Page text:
3. 1905 hours: Dad gives head a major shake, presses his internal reset button and rushes to thank Mom for producing the incredible child.
4. 1910 hours: Cat carrier is brought into the house. Dogs start barking.
5. 1916 hours: Dad pours a short glass of 20 year old Glendronnach scotch. Dogs continue barking despite repeated remonstrations to shut up.
6. 1930 hours: Someone suggests letting the dogs out in the backyard to run off some of the energy. As this is happening, daughter is heard to ask, "Hmm, I wonder what Socks can use as a litter box?"
7. 1945 hours: Dogs are barking incessantly in backyard. They know that a furry, Socks-like substance is now prowling their territory and nobody (including Dad) seems to be doing anything about it.
8. 2000 hours: Dad pours a second scotch, a bit larger, this time a 15 year old MacAllan (after all, you can't go wrong with the old standards, eh?). The dogs don't seem to be barking quite as loud.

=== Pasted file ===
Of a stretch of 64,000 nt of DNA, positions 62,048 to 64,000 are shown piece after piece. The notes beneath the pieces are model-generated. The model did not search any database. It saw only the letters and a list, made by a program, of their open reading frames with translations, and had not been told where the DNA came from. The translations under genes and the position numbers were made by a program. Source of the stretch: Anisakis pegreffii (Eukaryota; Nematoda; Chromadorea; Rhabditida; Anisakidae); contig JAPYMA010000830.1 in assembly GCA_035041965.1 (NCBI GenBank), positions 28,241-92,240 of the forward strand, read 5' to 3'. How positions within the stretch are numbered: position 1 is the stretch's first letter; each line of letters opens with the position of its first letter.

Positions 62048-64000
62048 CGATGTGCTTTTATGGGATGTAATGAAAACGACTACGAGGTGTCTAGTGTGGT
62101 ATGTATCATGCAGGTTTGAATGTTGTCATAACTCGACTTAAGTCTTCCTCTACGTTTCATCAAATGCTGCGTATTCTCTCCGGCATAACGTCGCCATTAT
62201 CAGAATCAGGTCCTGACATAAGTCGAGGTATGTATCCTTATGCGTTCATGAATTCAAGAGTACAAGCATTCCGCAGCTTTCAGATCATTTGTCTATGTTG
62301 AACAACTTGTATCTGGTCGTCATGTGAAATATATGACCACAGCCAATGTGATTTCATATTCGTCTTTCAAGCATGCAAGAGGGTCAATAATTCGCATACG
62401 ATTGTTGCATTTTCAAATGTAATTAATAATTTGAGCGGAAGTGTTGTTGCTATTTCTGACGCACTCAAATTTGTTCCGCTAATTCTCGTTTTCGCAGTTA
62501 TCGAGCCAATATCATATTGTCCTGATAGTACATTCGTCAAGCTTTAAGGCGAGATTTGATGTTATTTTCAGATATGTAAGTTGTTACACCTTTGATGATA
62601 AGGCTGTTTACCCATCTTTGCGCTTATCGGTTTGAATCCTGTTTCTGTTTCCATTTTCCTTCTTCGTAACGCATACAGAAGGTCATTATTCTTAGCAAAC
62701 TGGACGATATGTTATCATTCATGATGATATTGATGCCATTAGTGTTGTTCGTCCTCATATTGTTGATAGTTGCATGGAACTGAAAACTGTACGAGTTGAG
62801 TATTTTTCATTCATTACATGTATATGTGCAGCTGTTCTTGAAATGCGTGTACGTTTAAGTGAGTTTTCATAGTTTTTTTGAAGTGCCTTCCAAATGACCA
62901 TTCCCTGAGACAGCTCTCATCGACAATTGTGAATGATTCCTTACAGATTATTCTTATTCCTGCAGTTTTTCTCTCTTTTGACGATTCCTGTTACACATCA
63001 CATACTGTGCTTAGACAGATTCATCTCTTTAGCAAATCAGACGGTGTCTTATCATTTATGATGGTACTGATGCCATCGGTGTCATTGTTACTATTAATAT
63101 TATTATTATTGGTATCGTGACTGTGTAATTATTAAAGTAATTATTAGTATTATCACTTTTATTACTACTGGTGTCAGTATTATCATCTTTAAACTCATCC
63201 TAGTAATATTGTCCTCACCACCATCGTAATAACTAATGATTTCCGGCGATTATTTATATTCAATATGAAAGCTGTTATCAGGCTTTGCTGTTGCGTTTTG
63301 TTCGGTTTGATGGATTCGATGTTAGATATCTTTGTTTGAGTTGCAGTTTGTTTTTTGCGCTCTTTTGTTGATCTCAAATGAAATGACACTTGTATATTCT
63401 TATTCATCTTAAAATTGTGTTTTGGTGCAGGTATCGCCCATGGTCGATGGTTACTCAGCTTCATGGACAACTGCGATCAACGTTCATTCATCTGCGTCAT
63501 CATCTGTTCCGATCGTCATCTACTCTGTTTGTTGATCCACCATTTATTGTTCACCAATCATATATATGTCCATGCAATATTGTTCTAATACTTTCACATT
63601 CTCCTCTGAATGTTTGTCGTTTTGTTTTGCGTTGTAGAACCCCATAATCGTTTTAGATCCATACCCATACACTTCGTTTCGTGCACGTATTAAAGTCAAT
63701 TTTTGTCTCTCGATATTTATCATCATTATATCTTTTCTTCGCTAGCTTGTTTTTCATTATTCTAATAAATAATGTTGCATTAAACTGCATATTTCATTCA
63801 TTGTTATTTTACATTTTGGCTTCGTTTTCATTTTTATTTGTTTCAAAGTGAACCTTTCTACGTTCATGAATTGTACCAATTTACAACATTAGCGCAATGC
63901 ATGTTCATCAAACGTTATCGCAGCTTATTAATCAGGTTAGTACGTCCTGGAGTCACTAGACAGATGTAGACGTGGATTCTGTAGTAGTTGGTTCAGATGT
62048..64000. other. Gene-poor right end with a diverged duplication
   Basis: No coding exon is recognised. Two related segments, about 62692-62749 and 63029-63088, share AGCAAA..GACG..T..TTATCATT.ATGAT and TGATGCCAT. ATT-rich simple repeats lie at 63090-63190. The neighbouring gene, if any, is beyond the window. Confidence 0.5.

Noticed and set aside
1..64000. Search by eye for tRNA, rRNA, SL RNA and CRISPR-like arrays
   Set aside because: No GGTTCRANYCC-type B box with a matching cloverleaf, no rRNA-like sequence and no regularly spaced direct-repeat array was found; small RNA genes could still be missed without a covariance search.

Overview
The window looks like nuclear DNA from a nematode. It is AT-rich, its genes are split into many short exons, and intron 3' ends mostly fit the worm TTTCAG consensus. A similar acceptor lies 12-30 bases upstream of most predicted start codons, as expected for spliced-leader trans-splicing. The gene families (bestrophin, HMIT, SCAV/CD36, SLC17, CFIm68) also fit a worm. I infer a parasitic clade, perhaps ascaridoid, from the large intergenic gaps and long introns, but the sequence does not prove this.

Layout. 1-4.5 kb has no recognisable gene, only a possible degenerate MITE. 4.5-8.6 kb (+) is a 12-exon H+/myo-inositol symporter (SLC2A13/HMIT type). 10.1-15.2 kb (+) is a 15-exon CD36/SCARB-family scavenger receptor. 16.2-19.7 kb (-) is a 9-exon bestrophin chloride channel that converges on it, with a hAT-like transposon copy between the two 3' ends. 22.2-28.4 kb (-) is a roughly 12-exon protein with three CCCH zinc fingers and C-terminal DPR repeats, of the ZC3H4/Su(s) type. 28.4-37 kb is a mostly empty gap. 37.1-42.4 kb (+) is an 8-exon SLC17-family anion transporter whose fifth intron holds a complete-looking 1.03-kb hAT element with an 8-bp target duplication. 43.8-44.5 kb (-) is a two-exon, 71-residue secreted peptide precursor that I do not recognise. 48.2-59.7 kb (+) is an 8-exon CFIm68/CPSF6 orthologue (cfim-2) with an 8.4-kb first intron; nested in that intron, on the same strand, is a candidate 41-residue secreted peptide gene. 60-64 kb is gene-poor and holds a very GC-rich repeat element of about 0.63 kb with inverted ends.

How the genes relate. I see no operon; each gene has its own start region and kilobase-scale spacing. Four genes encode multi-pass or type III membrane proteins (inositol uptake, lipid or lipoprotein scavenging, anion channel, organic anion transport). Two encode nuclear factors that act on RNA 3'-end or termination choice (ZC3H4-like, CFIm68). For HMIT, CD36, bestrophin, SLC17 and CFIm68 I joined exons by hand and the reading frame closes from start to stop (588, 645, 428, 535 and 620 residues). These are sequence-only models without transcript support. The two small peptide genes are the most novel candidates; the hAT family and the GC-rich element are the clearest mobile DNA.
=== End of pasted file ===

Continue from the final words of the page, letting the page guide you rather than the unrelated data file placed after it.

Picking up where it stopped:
9. 2020 hours: Dad and family, daughter most especially, sit around the living room catching up. Cat is locked in daughter's room to keep him out of the way.
10. 2045 hours: Daughter lets dogs back into the house, whereupon they start tearing up the joint looking for the cat thingy that has been allowed to invade the sanctity of their domicile.
11. 2048 hours: Dogs are fed lightly, watered, and then tossed outside again. Barking ensues.
12. 2050 hours: First phone call from neighbours - "Would you please quiet the dogs."